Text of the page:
Nelson: Health care's survival depends on younger newcomers

Round and round we’ll no doubt go, with the only guaranteed outcome being taxpayers paying more and getting less from a system an ever-growing number of Albertans depends upon

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There were bigger wastes of time than rearranging the Titanic’s deck chairs.

After all, moving your seat might have brought a glorious Atlantic sunset into view. You might even have got a jump on the lifeboats.

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That overdone deck chair analogy is often trotted out when discussing the regular restructuring of various health-care systems, even though it fails to capture the resulting mayhem and desultory outcomes that inevitably transpire from these endless changes.

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But when everyone, everywhere demands that elected officials “fix” health care, what’s a politician to do? (Returning from a U.K. visit, I can report the anguish about its National Health Service is currently off the dial, as almost eight million Brits are on some type of treatment waiting list.)

So, new governments invariably announce some massive health-care reorganization, implying the solution was obvious all along, it just needed moulding into a different structure to make all things bright and beautiful down the road — hopefully before the next election.

What few acknowledge is such reorganization will eventually involve the same people doing the same things. We’re not replacing cancer specialists with journeyman plumbers, after all.

Instead of movable deck chairs let’s compare it to that well-loved Mr. Potato Head — you can move those ears, lips and eyes around with glorious abandon, but in the end you’re still left holding a potato.

The latest player in this reshaping-the-face-of-health-care game is Premier Danielle Smith and her relatively new government, which recently announced another complex do-over for our provincial system.

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Round and round we’ll no doubt go, with the only guaranteed outcome being taxpayers paying more and getting less from a system an ever-growing number of Albertans depends upon. And it is exactly that increasing demand that is the real cause of our growing discontent.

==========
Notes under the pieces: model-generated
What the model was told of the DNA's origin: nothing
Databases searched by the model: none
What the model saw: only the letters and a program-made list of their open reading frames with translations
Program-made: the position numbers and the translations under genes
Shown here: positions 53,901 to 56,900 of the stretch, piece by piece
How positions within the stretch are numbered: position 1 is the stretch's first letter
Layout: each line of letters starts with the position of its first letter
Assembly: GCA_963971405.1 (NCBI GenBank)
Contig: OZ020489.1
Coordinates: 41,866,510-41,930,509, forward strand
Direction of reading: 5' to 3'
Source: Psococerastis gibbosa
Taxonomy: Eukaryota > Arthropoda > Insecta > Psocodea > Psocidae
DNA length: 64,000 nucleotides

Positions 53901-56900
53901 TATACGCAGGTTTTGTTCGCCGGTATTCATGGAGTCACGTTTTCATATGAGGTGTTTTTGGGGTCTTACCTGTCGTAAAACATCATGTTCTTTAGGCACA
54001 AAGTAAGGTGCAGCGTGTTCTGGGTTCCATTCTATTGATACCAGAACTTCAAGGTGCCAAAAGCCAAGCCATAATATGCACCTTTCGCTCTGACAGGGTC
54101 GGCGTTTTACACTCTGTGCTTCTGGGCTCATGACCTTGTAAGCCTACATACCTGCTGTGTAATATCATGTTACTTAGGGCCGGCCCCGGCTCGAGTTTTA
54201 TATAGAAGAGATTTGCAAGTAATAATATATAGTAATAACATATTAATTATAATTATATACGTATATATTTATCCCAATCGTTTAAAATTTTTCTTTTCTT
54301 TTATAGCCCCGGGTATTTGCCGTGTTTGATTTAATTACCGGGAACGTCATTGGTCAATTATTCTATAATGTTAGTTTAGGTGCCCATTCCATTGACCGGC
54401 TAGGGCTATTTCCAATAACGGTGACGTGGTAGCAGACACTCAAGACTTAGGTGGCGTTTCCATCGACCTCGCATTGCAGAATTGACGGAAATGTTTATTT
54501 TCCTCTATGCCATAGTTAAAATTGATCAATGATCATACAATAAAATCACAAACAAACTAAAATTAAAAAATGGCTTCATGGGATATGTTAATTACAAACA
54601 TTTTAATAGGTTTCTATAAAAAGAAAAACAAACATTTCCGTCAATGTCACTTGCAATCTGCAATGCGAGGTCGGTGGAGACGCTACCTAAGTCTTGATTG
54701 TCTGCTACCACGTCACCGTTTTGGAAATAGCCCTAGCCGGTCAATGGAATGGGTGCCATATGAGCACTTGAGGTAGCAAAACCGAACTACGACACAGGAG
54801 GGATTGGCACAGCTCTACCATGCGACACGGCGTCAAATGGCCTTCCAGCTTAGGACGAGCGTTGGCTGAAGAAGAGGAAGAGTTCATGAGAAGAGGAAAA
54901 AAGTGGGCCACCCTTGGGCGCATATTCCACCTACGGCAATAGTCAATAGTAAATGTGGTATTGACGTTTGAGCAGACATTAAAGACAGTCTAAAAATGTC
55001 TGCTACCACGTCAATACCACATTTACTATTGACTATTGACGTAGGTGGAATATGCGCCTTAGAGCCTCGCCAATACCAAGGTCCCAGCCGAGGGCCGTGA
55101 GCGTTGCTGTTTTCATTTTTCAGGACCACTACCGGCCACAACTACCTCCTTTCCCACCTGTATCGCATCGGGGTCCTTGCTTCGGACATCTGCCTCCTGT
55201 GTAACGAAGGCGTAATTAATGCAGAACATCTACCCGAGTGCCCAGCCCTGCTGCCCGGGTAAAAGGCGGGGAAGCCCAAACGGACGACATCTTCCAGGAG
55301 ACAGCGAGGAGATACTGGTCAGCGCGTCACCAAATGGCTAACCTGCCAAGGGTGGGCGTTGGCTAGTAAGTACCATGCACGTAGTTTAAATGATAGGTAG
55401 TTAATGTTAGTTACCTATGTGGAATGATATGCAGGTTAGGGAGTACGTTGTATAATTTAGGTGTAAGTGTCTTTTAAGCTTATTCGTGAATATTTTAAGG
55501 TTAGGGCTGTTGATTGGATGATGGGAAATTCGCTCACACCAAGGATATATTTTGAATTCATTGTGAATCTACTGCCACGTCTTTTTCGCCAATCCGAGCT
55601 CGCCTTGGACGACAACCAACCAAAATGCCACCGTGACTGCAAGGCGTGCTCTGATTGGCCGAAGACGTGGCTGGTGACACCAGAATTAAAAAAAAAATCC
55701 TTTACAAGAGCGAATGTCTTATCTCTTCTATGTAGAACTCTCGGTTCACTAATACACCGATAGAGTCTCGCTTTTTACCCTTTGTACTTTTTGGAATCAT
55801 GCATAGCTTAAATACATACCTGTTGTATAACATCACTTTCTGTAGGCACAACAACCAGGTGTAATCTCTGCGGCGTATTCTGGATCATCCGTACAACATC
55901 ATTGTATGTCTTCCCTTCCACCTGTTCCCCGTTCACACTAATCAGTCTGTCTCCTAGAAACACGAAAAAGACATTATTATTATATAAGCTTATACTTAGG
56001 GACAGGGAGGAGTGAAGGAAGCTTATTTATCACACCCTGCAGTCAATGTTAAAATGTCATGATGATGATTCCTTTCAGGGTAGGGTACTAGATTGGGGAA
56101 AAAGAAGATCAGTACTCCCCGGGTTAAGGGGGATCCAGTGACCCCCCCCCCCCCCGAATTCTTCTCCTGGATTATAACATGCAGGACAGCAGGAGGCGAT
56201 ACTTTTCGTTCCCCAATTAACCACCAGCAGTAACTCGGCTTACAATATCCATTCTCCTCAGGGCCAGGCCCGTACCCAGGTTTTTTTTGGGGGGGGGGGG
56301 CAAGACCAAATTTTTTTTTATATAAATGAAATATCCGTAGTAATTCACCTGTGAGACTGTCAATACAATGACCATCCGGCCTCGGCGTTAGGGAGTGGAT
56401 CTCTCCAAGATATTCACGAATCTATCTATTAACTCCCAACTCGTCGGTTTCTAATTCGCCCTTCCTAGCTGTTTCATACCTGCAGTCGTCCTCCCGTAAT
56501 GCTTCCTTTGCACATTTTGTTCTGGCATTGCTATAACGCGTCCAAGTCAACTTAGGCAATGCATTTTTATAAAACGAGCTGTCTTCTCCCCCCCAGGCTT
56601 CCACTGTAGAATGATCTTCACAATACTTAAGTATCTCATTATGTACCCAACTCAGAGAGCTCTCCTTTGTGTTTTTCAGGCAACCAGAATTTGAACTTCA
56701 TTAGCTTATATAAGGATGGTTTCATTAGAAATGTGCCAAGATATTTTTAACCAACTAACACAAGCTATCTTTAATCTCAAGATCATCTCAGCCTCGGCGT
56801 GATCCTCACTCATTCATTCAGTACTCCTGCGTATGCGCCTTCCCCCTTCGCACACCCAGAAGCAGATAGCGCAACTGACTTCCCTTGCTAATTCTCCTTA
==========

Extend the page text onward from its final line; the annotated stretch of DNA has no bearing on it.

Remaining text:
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A word of warning: we’re about to go down a rabbit hole no politician will dare follow, because it’ll initially sound entirely unCanadian, even though the logic makes perfect sense.

First, an inescapable fact: those over age 65 take up a huge proportion of health spending and, on its current trajectory, by 2040 that cohort alone will consume more than 70 per cent of health care budgets across Canada. This is our biggest challenge, though it’s rarely mentioned.

Instead, we continue making matters worse by welcoming elderly people as immigrants. Ottawa is currently promoting a new scheme, encouraging yet more parents and grandparents to join younger family members who’ve already emigrated here. It sounds nice — family reunification — but such programs add more demand to a health-care system already near crisis.

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True, such aging immigrants are usually sponsored by their relatives for 10 to 20 years, so costs are supposed to be borne privately. But if these newcomers get sick, as older people more often do, they still need treatment from a system that can’t deal in a timely manner with seniors who’ve lived here most or all of their lives.

But why stop there? Let’s restrict immigration to those younger than 40. They can bring their children with them, of course — after all, those kids will work, pay taxes and contribute to society for decades, before hitting an age where they take out some of what they earlier put in.

Yes, this is purely transactional, but we owe nothing to people currently citizens of other lands. If they don’t like our rules, then emigrate elsewhere, or stay put.

Such a move would boost our economy significantly, thanks to the arrival of so many younger, more productive workers, while health care is saved from eventual collapse as demand is curtailed and tax revenues jump.

We won’t do it, however.

Instead, we’ll make our elderly, who have contributed so much to this country, wait years for treatment when sick or in pain, while we continue endlessly reorganizing the health-care potato.

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Originally posted 2023-11-23 13:00:41.